In the south -- an independent country until Yemen's 1990 unification -- the activists of the Southern Movement, largely suppressed since the group's 2007 emergence, have come out empowered -- and defiant. Rejecting calls for dialogue, many of their leaders have instead raised calls for complete disengagement with Sanaa. It's a viewpoint that is by no means universal among southerners.
But as leaders in the divided grouping jockey for influence, the struggle for legitimacy has pushed many away from pragmatism. Radical voices have increasingly come to dominate the conversation. And as Sanaa-based politicians and international diplomats have strived to fulfill the transition's ambitious, fast-paced roadmap, southern leaders have stressed the need for dialogue among themselves -- which many have characterized as a near prerequisite for any possible involvement in talks on a national level -- underscoring the challenges of forming a representative body out of groups that are often far from cohesive themselves.
"It's not possible for any faction in the South to claim that it represents the south or all southerners," said Ali Nasser Mohamed, a former president of South Yemen who has yet to commit to entering the National Dialogue, commenting by email from exile in Cairo. "We hope to emerge from [internal] southern dialogue with a compromise vision and leadership that can represent the South in national dialogue."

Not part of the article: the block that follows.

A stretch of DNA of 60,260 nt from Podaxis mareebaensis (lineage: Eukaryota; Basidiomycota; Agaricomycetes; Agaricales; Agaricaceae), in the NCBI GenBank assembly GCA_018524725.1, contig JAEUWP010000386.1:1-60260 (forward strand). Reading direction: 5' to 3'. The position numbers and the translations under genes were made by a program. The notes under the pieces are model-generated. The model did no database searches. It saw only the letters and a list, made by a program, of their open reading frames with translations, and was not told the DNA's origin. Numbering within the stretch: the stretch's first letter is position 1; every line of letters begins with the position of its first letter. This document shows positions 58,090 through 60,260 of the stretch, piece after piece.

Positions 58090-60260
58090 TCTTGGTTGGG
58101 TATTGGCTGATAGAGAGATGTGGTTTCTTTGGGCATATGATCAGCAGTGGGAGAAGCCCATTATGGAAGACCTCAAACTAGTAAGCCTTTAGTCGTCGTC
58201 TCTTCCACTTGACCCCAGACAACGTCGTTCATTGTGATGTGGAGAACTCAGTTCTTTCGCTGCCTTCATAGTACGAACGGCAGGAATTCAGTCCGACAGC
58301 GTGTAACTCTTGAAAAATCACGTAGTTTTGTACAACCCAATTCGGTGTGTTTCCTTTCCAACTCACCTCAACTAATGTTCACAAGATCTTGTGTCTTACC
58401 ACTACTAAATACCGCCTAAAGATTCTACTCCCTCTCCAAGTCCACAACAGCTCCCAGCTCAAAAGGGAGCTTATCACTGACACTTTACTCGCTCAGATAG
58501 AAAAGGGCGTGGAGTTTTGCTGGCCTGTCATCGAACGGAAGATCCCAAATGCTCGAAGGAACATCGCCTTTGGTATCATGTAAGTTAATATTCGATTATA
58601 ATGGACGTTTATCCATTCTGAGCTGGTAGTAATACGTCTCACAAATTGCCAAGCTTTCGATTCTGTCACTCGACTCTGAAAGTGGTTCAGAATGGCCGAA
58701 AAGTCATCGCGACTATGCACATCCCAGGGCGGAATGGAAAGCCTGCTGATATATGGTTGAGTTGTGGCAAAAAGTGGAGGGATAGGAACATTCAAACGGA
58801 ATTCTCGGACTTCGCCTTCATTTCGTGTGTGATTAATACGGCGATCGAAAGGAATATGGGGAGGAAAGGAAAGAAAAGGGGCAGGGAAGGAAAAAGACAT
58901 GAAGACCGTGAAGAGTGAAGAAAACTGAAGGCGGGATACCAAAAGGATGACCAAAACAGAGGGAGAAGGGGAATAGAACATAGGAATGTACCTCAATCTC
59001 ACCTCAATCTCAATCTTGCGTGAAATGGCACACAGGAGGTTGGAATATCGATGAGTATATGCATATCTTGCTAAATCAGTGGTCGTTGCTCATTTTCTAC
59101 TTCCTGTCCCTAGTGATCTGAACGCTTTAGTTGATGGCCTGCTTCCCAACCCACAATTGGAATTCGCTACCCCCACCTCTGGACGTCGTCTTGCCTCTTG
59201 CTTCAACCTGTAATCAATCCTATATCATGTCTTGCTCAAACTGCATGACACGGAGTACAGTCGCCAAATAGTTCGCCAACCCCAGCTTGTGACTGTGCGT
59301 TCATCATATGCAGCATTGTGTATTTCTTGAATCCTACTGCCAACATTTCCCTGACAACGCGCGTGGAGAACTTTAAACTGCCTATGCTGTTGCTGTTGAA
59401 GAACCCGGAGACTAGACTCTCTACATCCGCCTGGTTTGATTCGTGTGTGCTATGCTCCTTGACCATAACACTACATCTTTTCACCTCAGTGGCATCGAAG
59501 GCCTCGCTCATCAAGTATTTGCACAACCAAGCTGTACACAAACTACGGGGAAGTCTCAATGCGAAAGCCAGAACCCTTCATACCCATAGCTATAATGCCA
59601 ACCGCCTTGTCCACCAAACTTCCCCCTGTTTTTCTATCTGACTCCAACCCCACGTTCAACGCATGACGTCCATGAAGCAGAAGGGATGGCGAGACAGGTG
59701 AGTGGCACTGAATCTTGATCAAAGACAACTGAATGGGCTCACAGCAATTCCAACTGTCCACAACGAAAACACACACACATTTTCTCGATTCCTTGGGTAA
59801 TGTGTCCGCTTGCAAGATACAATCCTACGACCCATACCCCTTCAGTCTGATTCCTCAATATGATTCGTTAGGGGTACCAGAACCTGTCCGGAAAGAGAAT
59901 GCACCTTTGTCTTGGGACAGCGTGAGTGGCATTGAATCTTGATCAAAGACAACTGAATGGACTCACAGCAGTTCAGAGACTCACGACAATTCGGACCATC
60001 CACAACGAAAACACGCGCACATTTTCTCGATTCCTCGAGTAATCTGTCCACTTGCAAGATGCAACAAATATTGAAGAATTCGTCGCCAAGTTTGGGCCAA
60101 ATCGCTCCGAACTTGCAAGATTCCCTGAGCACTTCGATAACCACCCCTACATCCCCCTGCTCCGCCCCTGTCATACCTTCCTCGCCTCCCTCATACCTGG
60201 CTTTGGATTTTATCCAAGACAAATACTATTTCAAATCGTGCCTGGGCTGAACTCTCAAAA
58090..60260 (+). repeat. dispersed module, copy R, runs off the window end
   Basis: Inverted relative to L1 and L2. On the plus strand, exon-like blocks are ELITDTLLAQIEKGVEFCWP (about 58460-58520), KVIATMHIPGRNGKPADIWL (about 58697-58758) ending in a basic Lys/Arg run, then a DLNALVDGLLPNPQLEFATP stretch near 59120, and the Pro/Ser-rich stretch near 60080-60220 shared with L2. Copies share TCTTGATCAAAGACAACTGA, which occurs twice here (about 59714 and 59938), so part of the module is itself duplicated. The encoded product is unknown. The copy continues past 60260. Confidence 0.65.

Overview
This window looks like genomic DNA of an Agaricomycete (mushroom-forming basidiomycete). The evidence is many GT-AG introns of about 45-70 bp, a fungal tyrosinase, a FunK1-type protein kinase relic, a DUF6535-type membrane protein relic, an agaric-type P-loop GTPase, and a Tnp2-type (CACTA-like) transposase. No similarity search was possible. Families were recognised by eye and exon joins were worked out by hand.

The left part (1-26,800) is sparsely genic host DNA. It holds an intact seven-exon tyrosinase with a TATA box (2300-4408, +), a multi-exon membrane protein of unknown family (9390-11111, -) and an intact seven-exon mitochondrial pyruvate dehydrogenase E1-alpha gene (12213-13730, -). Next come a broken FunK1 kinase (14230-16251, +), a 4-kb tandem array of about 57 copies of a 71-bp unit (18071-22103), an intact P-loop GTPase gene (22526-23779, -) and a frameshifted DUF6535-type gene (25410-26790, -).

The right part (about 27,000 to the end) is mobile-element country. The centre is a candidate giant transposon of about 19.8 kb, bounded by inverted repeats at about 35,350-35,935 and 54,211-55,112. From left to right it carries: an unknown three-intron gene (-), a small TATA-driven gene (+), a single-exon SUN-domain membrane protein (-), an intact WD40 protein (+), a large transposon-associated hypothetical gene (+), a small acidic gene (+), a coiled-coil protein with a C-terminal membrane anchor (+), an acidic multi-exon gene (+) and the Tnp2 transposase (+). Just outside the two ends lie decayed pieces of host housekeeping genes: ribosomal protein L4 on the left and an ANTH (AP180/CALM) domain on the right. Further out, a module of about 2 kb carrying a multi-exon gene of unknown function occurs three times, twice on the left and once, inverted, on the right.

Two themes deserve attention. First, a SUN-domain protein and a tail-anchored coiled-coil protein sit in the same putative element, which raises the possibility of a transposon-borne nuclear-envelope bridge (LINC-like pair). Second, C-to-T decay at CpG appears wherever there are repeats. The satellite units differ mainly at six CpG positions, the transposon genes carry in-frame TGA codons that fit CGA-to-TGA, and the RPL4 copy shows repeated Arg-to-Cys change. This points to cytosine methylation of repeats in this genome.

Then there are also the Houthis, a clan once mired in a devastating, nearly decade-long conflict with the central government. They have already appeared to take the upper hand in Yemen's far North, where they have carved out virtual control in the northern governorate of Saada and parts of neighboring provinces. In Sanaa, the territory is pejoratively referred to as a "state within a state;" Houthi leaders have dismissed such claims as political posturing, stressing that the group has unambiguously agreed to enter the dialogue process.
But their participation comes amidst a tense climate. Many Yemeni politicians and foreign diplomats claim the Houthis are working with Iran, repeating longstanding accusations that the Islamic Republic has provided arms and funding to the Zaydi Shi'a-led group. For their part, Houthi leaders have countered by labeling the current government as a reshuffling of old elites, condemning Hadi for his alliance with the United States, and stressing that national dialogue will not serve as the panacea that many seem to hope it will be.
"The [GCC] initiative only allowed a wing of the regime to rule again; the people do not accept this," said Saleh Habra, the head of the Houthi's political bureau. "The dialogue comes in this context. Entering into dialogue isn't a solution."